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Tuesday, 22 July 2014

Could've Would've Should've

Megillah 10

Mark is a lovely young man with a great personality.  He is dedicated to G-d and community and is loved by all.  He just has one little problem – his failure to launch.  He’s pushing thirty and still living at home with his parents.  It’s beginning to bother his parents who imagined that by now they’d be able to wander around the house all day in their pyjamas.

“I could’ve been a doctor,” he tells me one day.  “My life would’ve been different if I’d gone to medical school.  Instead, I chose a fine arts degree because that’s what I enjoyed.”
“So why don’t you go now?” I asked.
“Oh, it’s too late for that now.  I should’ve done it years ago.”

The Megillah begins “And it was in the days of Ahasuerus.”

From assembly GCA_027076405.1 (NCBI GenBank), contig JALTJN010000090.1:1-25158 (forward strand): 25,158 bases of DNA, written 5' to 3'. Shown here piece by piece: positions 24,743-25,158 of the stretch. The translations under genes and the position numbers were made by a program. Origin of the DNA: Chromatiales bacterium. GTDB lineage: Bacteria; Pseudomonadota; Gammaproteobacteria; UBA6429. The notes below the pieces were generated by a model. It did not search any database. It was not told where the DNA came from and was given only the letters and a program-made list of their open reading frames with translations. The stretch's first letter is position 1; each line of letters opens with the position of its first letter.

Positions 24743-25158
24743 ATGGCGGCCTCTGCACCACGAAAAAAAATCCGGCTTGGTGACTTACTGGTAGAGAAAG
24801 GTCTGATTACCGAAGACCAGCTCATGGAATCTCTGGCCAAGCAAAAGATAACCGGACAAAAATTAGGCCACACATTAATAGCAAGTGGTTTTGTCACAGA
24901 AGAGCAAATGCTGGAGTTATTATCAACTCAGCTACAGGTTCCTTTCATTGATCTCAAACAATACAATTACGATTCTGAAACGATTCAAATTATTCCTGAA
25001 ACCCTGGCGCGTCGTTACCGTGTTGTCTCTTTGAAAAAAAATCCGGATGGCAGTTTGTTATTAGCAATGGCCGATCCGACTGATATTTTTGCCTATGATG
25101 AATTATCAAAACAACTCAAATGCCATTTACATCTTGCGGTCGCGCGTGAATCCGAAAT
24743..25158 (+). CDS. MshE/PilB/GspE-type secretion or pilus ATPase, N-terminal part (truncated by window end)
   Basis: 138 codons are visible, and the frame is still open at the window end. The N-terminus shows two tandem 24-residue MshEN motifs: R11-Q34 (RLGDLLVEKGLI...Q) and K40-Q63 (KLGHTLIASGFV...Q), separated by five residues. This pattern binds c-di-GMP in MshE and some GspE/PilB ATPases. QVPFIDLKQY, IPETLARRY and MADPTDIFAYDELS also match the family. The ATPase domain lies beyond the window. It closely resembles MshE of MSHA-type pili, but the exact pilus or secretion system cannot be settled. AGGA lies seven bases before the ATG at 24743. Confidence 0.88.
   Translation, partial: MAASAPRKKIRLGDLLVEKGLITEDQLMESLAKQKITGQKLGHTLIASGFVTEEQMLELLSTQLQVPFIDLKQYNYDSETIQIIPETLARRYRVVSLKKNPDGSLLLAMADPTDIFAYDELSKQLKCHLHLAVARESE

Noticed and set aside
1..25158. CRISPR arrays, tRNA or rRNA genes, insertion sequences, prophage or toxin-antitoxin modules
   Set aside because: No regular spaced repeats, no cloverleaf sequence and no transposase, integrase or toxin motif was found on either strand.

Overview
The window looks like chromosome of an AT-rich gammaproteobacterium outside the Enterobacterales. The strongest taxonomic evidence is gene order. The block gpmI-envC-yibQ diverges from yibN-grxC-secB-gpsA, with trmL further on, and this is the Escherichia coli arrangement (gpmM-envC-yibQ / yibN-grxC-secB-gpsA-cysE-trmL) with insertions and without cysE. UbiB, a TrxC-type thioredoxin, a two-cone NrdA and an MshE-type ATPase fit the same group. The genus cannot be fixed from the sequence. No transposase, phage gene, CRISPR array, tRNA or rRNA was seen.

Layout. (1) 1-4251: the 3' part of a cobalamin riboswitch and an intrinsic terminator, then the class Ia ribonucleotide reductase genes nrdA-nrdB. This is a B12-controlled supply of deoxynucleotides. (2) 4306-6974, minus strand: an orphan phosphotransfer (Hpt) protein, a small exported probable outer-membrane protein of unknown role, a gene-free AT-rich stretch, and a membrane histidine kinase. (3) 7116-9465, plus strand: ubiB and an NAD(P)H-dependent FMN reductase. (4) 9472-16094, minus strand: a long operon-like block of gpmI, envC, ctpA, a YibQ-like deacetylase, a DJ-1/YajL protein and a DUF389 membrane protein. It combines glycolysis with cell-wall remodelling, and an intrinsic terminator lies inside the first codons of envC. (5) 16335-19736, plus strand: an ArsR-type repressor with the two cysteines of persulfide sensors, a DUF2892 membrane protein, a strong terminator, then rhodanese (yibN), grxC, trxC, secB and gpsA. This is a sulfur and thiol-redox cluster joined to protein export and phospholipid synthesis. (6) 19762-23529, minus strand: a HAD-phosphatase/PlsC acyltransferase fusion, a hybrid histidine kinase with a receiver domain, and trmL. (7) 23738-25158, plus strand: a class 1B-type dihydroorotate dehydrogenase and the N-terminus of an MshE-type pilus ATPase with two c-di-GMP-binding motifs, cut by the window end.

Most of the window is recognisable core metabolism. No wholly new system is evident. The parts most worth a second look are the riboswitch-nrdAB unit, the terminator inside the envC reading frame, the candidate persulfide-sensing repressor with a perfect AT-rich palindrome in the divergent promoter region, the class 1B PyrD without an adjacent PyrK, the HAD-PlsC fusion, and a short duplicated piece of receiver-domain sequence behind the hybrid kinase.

Rabbi Levi (or some say, Rabbi Jonathan) taught: We have a tradition from the Men of the Great Assembly – any place where Scripture employs the phrase “And it was” denotes trouble.

“And it was in the days of Ahasuerus.” And there was Haman.
“And it was in the days the judges judged.” And there was famine.
“And it was when man began to multiply.” “And G-d saw that man’s sin was great [and decided to bring the Flood].”
“And it was when they travelled from the east.” “Let us build a city [with a tower reaching to heaven].”

When you live your life by “And it was,” you are asking for trouble.  Too many people think about what they should’ve done, what would’ve been and what could’ve happened, instead of looking forward to what they should do and what they could become if only they would look ahead.

Don’t live in the past!  As the cliché goes, “Yesterday is history, tomorrow’s a mystery.  Today’s a gift – that’s why it’s called the present!”  If you want to achieve happiness and success in life, don’t look backwards, always look forward.  Lot's wife looked back and remember what happened to her.

You can be whatever you ever dreamed of.  You have an entire lifetime ahead of you.   A couple of ‘lost’ years are nothing in the great scheme of life.  Don’t think about what “was;” just imagine what ‘will be!’  

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